The rise of the glass market in the semiconductor field

Glass is considered to be a good material, enabling consumer electronics to be produced even thinner. It helps make possible the high-performance computing necessary for applications and enables higher performance in mobile devices.

Glass material for semiconductor applications has been analyzed in-depth by the market research and strategy consulting company, Yole Développement (Yole). Their team has published a dedicated technology & market report, Glass Substrate for Semiconductor Applications 2020.

Today, the scope for applications using glass substrates in the semiconductor field is broad and highly diversified.

Glass material can support various functionalities within IC devices in the semiconductor field, such as actuators, MEMS and sensors, CMOS Image Sensors (CIS), memory and logic, Radio Frequency (RF), power electronics, photonics, microfluidics devices as well as the Fan-Out Wafer-Level Packaging (FO WLP) technology platform. It can be structured in different ways:

  • Permanent support glass substrates that undergo many fabrication process steps, such as etching, deposition of materials, and photolithographic patterning;
  • Wafer-Level Capping (WLCapping), which is based on mechanical sawing of a wafer cap above the sensor;
  • 3D TGV/Glass interposer, referring to a structure integrating vertical through via electrical connections from top to underside, Through-Silicon-Vias (TSVs) for interposers or Through-Glass-Vias (TGV) for glass interposers;
  • Wafer Level Optics (WLOptics), split into two main wafer-level elements:
    • Refractive optical elements based on lens structures, so-called Wafer-Level-Lenses;
    • Diffractive optical elements (DOE), including microoptics for Augmented Reality (AR);
  • Infra-red (IR) cut-off filters processed on panel substrates, where the purpose is to keep IR separate from CMOS devices that are sensitive to infra-red;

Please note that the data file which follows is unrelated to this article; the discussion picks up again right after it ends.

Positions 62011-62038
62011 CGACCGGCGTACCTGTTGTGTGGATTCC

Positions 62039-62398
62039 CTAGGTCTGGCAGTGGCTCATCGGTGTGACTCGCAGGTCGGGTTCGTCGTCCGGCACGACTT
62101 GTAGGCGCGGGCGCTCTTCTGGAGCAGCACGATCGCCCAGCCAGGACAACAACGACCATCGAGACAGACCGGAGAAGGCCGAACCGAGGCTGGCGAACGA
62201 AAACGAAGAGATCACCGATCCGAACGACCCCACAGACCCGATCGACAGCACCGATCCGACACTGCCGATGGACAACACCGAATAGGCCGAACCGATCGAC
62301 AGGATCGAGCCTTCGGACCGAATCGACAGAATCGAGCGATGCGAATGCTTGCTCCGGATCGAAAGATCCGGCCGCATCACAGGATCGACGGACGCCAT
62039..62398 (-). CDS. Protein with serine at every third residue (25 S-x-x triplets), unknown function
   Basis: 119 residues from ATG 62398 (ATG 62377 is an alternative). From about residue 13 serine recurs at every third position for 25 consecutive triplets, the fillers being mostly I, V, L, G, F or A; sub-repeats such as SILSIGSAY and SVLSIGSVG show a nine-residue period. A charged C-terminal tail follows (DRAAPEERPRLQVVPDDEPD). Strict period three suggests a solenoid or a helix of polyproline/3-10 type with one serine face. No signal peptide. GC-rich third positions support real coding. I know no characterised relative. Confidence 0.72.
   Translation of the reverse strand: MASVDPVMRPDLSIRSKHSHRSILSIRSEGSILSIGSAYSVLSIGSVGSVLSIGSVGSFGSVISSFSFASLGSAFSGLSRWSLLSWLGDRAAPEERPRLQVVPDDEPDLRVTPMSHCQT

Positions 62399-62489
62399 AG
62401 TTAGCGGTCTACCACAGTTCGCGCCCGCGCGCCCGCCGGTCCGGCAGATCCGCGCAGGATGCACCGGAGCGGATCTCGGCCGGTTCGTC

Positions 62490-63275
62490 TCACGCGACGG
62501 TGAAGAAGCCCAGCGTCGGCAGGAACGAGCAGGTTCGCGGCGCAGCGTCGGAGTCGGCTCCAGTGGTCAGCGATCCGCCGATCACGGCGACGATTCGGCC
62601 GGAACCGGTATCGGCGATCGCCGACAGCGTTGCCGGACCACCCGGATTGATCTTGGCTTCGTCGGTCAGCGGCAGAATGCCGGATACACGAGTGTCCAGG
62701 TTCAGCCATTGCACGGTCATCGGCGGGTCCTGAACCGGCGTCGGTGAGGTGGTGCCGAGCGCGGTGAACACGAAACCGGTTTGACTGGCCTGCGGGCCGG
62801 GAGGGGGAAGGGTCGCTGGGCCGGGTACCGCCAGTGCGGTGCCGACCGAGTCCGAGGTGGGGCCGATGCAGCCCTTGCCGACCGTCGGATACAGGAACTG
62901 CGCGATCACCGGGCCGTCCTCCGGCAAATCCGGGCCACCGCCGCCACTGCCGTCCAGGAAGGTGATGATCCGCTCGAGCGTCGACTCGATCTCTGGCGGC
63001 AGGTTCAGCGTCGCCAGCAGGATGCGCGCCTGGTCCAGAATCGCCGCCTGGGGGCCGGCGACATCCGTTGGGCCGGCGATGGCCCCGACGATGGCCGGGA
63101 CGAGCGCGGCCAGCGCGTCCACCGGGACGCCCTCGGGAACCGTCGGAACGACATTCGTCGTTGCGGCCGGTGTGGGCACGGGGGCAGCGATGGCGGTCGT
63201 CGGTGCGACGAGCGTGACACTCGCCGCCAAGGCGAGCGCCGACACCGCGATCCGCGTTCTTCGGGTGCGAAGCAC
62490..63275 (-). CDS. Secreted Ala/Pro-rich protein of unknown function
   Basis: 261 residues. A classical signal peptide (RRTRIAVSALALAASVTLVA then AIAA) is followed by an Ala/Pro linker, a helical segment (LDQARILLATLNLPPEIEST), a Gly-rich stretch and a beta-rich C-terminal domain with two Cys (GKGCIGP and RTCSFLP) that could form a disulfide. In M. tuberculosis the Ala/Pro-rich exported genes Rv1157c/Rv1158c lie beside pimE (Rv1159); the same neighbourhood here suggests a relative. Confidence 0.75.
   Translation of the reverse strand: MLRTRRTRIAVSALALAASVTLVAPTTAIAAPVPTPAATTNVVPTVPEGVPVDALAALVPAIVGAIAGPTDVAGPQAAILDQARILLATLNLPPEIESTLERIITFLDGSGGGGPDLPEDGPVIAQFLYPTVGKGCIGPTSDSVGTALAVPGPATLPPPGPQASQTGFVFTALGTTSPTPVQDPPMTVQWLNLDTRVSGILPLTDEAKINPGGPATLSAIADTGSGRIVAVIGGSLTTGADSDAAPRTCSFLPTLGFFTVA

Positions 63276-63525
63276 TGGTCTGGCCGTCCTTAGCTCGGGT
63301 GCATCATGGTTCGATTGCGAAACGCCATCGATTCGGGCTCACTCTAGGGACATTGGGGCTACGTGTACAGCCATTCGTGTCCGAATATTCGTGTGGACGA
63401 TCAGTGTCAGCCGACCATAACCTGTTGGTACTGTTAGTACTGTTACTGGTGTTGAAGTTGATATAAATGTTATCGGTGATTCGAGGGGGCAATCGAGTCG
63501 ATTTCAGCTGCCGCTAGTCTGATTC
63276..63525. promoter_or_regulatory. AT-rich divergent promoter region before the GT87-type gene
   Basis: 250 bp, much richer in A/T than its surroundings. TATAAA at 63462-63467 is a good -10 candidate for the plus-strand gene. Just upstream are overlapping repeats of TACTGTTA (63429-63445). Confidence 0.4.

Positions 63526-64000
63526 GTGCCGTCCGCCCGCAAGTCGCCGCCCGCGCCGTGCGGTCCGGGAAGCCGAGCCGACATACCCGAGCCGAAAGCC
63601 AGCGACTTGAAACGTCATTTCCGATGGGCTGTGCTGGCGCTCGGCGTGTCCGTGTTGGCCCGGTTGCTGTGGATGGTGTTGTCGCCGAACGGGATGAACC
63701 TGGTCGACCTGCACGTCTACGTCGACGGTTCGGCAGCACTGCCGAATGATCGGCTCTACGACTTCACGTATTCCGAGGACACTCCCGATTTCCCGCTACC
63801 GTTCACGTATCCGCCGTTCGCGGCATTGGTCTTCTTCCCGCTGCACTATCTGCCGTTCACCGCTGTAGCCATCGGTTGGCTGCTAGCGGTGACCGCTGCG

• Glass carriers are also used as temporary substrates to provide mechanical support for thin silicon device wafers.

From a market point of view, the demand for glass material was almost 4M 8-inch eq wafers in 2019 and is expected to reach nearly 9.5M 8-inch eq wafers by 2025, driven by FO WLP and microfluidics as well as CIS applications.

Indeed, the use of glass carriers, which are already used for FO WLP and Power devices, is expected to experience rapid growth. However, it is negligible in terms of revenue due to the high recyclability of 8-inch glass carrier, and  demand for the glass material remains a considerable fraction of the market in wafer starts. Also, as the glass carrier can be recycled several times, we expect glass material to have an adoption rate of more than 90% in the industry by 2025. Glass carriers for FO WLP will have the highest growth rate in the 2019-2025 period reaching more than 3.3 M glass wafer 8-inch eq.

Another key driver encouraging power manufacturers to use glass carriers in their process is the ability to inspect the temporary bonding results through the glass wafer by visual inspection due to the high transparency of the glass material.

The only reason to use a Si substrate as a carrier comes from people’s fear. They do not want to risk  using a foreign material that could contain contents that may lead to contamination. However, alkali-free glass is available in the market and is mostly used for glass carrier functionality.